Our contributors’ take on the stories to watch in Southeast Asia this week, curated by Regional Editor Aisyah Llewellyn.
Hello New Naratif readers and welcome to another week in Southeast Asia! In the news this time around, we have the worrying disappearances of more Thai activists, issues with “illegal immigrants” in Sabah, ambitious economic reforms in Peninsular Malaysia, and a controversial legal aid team in Indonesia.
This week over at New Naratif we published this research piece on Singapore’s “fake news” bill and why it’s based upon dubious assumptions which are not supported by the science of media effects studies. We then followed up with a piece on Suara Revolusi Malaya, or the Voice of the Malayan Revolution. We also published this beautiful comic in which the artist, Kia Nazary, reflects on her responses to the 2019 Women’s March in Kuala Lumpur, and how important it is to remember to practise self-care. There’s a Malay version too.
Here are all the stories to watch in Southeast Asia this week…
Our Deputy Editor for Bahasa Malaysia/Melayu, Adriana Nordin Manan, has this dispatch:
As New Malaysia turned one, the Federal Government unveiled a new economic model, named “Shared Prosperity”, with a target of realisation come 2030. With its goals of overcoming deep wealth and wage gaps in society, it can be taken as a sign that the Pakatan Harapan government realises that it needs to show more initiative and direction in matters of the economy, given the growing discontent on the ground with the current government a year after it assumed office.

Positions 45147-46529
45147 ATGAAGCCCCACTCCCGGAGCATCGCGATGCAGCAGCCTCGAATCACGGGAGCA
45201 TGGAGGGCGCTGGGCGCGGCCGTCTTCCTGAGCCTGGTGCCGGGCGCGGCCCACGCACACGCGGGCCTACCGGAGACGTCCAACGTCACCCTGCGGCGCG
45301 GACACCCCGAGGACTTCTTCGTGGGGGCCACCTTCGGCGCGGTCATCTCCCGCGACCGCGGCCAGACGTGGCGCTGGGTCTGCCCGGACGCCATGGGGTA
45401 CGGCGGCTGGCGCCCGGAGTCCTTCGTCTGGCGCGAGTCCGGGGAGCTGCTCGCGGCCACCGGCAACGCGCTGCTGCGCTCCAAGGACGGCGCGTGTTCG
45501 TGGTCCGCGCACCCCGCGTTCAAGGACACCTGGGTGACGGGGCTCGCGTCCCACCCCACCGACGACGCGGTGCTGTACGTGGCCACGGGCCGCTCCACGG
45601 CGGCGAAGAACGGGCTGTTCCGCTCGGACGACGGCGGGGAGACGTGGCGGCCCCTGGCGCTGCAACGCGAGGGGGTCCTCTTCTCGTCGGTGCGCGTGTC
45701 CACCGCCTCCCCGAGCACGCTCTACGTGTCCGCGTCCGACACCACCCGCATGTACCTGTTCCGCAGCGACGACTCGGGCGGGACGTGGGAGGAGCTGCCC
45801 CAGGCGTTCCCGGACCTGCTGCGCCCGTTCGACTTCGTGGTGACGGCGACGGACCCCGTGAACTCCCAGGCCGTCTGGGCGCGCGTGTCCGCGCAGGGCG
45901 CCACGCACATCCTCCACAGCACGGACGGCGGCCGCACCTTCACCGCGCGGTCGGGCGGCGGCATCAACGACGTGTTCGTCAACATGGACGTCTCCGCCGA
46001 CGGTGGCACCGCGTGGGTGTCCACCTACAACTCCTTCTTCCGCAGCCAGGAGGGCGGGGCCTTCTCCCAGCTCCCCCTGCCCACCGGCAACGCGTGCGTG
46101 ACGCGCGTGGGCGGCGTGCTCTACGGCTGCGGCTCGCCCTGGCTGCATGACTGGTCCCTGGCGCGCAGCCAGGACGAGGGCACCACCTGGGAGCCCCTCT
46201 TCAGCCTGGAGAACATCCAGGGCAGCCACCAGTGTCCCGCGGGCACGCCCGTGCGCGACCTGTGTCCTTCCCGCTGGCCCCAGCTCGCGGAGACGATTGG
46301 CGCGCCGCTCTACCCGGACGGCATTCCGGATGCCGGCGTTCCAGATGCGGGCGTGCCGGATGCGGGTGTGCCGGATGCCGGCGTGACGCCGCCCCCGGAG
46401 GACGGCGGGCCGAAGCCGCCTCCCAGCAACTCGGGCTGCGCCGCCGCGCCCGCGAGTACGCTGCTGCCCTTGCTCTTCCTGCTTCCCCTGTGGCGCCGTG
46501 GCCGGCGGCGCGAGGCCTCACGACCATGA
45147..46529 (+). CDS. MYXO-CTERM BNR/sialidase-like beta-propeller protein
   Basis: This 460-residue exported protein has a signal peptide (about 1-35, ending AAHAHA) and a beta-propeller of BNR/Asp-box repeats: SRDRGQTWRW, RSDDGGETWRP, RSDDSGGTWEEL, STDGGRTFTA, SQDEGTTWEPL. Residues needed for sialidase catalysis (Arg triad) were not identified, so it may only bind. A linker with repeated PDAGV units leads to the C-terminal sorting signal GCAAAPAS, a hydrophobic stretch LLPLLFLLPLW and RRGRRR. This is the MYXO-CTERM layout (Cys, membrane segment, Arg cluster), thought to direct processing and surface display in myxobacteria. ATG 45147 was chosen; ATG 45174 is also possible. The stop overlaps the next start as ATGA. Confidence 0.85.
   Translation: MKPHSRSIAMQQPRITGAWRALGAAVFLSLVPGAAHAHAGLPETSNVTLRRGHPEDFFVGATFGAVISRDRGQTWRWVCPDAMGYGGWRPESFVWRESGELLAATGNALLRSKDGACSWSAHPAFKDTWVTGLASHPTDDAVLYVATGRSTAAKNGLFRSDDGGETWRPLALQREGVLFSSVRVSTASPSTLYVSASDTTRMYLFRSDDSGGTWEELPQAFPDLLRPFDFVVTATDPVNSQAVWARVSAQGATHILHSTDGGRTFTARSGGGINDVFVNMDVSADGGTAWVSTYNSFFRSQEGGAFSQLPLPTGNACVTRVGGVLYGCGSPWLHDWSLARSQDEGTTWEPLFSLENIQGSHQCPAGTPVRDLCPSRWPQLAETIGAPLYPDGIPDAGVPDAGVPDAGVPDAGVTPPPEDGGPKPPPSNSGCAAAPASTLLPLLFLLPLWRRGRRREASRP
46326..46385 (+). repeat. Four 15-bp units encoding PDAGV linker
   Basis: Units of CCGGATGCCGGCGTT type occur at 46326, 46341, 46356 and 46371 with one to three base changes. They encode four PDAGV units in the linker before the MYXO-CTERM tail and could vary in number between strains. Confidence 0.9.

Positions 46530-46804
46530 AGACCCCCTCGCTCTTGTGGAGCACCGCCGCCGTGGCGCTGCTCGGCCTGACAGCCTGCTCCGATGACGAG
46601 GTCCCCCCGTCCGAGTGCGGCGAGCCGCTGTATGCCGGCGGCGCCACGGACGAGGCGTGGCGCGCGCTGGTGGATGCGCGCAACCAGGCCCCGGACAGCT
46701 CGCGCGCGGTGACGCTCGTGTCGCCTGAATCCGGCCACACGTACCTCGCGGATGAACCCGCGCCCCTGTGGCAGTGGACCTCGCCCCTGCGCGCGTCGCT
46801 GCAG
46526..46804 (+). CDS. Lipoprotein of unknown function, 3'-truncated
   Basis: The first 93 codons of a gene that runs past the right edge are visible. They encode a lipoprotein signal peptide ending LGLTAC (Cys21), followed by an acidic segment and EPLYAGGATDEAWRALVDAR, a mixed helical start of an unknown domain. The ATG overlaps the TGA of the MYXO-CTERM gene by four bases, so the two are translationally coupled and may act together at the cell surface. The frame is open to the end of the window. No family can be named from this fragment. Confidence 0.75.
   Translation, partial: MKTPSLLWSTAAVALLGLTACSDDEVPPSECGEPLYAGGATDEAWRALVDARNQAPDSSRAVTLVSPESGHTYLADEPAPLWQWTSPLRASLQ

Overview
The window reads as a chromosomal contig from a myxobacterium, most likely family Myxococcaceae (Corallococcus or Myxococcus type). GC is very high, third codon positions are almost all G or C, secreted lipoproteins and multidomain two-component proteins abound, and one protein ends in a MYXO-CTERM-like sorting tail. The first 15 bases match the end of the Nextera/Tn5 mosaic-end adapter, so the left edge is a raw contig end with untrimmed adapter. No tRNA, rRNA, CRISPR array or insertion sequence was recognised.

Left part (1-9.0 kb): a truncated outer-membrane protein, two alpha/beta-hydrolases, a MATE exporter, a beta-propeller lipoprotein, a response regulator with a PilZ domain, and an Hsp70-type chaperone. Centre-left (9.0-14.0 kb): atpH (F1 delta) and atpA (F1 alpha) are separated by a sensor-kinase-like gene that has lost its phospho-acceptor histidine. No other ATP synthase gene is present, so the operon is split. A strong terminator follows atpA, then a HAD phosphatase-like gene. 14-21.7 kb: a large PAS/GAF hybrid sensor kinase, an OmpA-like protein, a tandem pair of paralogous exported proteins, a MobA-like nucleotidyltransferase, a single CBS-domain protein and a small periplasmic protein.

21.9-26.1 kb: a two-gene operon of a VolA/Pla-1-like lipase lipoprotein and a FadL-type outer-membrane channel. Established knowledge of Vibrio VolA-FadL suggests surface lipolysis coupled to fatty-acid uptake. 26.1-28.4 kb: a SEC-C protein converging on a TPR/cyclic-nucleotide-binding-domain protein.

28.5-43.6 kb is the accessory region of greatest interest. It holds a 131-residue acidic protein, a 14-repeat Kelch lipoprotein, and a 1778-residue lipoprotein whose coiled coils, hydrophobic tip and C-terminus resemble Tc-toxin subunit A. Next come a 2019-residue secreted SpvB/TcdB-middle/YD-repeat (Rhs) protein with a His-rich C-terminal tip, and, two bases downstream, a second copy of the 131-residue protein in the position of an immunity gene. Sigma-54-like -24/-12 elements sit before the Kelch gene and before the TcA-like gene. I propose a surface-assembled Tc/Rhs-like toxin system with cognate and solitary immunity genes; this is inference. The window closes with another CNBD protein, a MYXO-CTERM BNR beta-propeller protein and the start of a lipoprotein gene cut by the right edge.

Ever acerbic, Prime Minister Mahathir Mohamad, during his nationwide speech to commemorate the first year of the current government, took jabs at the Malay-Muslim conservative alliances in the opposition, saying that it’s about time to end the tactic of fanning racial and religious sentiments to score political points. While that might be wishful thinking, hopefully the Malaysian public has grown more discerning of when they are being fed deliberately distressing perspectives of race and religion in national policy-making, and know the ulterior motives that drive their peddling.
Consulting Editor for Sabah, Jared Abdul Rahman, has this news:
The pressure is on for the state government to address the long-standing issue of so-called “illegal immigrants” in Sabah.
Without much consideration for the varying types of non-locals without appropriate documentation, increasing vocalised opinion on the matter has presented the Warisan-led coalition government with an ultimatum: prove your allegiance to the local Sabahan by resolving without delay a complex, multi-faceted issue caused by centuries of racial-political unrest, exacerbated by foreign imperialist forces and their modern day divides; or lose the vote.
As such, the Sabah government has answered the call with increased steps to locate and arrest, increased “repatriations”, as well as increased verbal statements on those politically-pesky “illegals”.
Meanwhile, we rejoice at the newly-announced Air Busan direct flights to Kota Kinabalu, and the prospect of achieving our target of a record four million tourist arrivals this year, having already experienced one million as of March.